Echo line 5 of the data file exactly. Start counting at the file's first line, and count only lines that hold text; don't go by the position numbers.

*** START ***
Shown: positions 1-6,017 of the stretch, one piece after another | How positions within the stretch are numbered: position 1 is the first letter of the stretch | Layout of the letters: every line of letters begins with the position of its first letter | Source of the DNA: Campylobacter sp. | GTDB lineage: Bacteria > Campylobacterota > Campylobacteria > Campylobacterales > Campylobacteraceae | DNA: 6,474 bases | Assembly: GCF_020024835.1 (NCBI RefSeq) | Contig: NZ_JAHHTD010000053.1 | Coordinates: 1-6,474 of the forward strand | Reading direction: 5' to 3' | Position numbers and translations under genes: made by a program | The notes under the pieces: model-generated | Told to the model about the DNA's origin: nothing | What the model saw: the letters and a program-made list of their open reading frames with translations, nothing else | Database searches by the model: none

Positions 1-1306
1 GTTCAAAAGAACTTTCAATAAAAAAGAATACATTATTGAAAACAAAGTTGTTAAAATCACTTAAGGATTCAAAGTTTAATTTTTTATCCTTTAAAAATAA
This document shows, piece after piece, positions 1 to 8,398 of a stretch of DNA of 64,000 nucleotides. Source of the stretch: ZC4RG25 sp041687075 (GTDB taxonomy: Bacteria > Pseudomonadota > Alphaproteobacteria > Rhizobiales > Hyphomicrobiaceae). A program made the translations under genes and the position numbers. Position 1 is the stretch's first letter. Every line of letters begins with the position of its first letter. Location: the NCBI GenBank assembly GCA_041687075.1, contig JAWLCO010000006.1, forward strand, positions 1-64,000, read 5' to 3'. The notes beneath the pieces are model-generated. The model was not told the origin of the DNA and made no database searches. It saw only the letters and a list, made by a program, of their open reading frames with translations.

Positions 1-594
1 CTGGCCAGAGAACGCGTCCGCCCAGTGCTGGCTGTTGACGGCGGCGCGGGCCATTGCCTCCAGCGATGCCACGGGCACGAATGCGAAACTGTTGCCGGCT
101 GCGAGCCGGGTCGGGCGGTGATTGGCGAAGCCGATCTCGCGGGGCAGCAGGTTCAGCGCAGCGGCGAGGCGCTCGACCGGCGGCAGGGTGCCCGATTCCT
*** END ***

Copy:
Positions 1-594